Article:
How do we articulate a religious vision that embraces evolution and human authorship of Scripture? Drawing on the Jewish mystical traditions of Kabbalah and Hasidism, path-breaking Jewish scholar Arthur Green argues that a neomystical perspective can help us to reframe these realities, so they may yet be viewed as dwelling places of the sacred. In doing so, he rethinks such concepts as God, the origins and meaning of existence, human nature, and revelation to construct a new Judaism for the twenty-first century.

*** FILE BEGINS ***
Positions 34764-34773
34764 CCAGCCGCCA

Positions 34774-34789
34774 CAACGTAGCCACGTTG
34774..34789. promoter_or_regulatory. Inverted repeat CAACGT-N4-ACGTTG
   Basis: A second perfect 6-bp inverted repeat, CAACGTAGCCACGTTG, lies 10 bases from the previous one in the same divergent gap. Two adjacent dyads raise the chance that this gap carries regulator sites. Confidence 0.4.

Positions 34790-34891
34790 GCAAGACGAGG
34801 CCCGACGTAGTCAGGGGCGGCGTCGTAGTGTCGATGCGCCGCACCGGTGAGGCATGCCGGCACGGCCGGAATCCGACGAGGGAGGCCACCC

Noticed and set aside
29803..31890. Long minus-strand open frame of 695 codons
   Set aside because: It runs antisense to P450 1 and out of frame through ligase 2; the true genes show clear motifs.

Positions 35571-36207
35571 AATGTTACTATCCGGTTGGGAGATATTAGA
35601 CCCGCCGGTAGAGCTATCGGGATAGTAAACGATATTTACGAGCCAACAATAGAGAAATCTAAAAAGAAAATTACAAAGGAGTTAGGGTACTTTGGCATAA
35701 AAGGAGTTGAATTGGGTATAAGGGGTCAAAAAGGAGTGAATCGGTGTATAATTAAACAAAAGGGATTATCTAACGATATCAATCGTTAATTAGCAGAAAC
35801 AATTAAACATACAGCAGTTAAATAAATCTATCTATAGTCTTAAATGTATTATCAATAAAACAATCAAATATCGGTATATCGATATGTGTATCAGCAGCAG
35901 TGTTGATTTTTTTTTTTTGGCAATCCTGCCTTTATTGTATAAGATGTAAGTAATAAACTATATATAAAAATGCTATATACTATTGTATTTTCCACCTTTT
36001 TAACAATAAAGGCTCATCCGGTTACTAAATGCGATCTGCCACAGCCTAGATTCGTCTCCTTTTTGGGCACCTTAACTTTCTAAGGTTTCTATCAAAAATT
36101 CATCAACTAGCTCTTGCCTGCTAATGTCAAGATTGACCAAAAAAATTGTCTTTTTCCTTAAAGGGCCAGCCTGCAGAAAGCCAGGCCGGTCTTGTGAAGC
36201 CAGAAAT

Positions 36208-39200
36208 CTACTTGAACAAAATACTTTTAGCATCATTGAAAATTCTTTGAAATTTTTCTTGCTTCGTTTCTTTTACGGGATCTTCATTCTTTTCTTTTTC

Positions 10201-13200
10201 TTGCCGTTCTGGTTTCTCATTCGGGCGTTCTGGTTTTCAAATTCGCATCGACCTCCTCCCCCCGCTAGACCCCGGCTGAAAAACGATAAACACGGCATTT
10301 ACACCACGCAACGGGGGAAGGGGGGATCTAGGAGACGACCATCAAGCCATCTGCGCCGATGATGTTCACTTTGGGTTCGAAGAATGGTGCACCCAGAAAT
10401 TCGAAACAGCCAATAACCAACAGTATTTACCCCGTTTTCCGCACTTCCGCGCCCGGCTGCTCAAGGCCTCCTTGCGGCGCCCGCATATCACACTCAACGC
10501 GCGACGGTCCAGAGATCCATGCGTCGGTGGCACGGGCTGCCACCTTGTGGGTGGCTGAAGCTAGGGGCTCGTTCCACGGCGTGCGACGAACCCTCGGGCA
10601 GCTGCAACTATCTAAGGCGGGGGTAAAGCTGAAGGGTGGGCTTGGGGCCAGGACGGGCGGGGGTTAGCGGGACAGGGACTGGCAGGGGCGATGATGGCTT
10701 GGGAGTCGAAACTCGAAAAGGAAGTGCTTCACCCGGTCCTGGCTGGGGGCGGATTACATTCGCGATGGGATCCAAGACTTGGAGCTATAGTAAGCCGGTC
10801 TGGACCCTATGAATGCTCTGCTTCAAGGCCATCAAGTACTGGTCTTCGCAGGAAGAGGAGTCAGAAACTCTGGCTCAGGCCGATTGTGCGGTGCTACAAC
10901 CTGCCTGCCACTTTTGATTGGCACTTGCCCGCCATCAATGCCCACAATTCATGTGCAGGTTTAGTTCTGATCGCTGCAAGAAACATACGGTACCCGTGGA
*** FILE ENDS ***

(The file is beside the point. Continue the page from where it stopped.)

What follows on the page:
On his first page, Green (Seek My Face, Speak My Name) states that this book is in large measure his response to a challenge to "write theology for theologians." Accordingly, what he has produced is largely incomprehensible to non-theologians. Using his expertise on Hasidism, Kabbalah, spirituality and Jewish mysticism, Green offers a perplexing interpretation of the concept of God, the existence of evil, and the purpose of human existence. From 1987 to 1993, Green, who describes himself as a "heterodox Jew," presided over the Reconstructionist Rabbinical College. He is now professor and rector of the non-denominational rabbinical program at Hebrew College in Newton, Mass. Although Green's achievements and publication list stamp him as a leading scholar, his new book largely fails to help general readers to comprehend the complicated ideas with which he wrestles. One exception to the generally unintelligible character of Green's presentation is his lucid discussion of the Ten Commandments, which, he asserts, should "stand as the basis of a reinvigorated Judaism." He also clearly advocates a two-state solution to the Palestinian-Israeli conflict, although he fails to relate that stance to the emphasis of his book.
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